Treasury Stock Law and Legal Definition
Treasury stock refers to stock that has been repurchased by the issuing company. These shares do not pay dividends, have no voting rights, and should not be included in shares outstanding calculations. Treasury stock or shares may be purchased by the corporation, or reacquired through donation, forfeiture, or some other method. It is then regarded as the personal property of the corporation and part of its assets. The corporation can sell the stock for cash or credit, for par value or market value, or upon any terms that it could be sold by a stockholder. Treasury stock is also called reacquired stock or treasury shares.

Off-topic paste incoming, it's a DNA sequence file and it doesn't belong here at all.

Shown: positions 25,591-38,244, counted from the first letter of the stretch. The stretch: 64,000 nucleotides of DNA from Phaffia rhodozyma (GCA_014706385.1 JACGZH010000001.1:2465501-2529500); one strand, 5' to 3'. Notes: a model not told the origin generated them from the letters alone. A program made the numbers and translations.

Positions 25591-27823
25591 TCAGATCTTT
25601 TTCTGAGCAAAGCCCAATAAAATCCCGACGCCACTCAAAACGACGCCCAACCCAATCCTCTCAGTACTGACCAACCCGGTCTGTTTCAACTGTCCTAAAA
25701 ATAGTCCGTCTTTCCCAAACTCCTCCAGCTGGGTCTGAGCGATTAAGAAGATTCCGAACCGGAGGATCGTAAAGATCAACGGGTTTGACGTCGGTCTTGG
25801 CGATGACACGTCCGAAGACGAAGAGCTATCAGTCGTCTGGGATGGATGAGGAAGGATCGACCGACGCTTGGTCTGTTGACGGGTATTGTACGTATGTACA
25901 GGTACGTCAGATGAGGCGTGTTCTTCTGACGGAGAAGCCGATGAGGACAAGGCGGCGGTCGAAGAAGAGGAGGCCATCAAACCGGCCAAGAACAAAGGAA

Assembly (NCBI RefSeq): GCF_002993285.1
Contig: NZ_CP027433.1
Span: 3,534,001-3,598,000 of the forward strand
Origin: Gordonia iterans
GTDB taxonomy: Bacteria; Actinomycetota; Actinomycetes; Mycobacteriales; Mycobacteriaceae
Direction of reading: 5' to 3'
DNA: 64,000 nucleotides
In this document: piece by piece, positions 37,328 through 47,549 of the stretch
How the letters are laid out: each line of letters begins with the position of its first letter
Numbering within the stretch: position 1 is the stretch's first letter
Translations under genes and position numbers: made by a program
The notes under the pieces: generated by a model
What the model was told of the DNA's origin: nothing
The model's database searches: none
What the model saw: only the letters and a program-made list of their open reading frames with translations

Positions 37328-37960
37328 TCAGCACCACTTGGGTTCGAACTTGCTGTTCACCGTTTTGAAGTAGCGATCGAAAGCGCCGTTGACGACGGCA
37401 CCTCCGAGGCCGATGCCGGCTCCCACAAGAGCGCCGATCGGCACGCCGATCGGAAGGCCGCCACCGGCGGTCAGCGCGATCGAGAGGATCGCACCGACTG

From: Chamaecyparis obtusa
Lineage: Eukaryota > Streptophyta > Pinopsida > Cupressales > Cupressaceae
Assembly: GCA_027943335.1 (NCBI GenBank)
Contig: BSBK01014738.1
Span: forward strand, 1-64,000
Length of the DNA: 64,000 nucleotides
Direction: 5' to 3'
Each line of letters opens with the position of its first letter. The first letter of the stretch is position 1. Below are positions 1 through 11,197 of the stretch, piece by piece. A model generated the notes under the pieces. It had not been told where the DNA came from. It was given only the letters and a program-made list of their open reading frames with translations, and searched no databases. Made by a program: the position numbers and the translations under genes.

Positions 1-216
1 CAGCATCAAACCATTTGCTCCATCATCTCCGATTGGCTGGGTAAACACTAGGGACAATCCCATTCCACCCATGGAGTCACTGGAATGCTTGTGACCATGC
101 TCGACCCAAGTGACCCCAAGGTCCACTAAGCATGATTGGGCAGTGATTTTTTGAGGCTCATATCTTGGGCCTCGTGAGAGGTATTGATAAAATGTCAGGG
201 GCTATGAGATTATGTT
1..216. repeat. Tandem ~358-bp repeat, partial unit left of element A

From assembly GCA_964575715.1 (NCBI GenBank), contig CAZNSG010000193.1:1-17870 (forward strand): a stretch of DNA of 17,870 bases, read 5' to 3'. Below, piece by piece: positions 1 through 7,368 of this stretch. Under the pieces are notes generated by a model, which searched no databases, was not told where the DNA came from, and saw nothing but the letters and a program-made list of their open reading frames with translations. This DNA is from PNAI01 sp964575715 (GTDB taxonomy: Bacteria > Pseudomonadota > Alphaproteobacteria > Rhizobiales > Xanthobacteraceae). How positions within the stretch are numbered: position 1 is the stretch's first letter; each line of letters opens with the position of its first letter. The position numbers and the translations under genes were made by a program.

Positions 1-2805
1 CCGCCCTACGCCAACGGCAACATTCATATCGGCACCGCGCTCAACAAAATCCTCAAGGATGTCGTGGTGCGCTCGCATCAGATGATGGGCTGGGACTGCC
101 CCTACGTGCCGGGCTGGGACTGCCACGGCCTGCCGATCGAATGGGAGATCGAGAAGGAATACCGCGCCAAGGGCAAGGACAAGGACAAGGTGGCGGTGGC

Treasury stock can be created for the following reasons:
- To provide an alternative to paying taxable dividends, since the decreased amount of outstanding shares increases the per share value and often the market price;
- To provide for the exercise of stock options and warrants and the conversion of convertible securities;
- For countering a tender offer by a potential acquirer;
- To alter the debt-to-equity ratio by issuing bonds to finance the reacquisition of shares; as As a result of the stabilization of the market price during a new issue.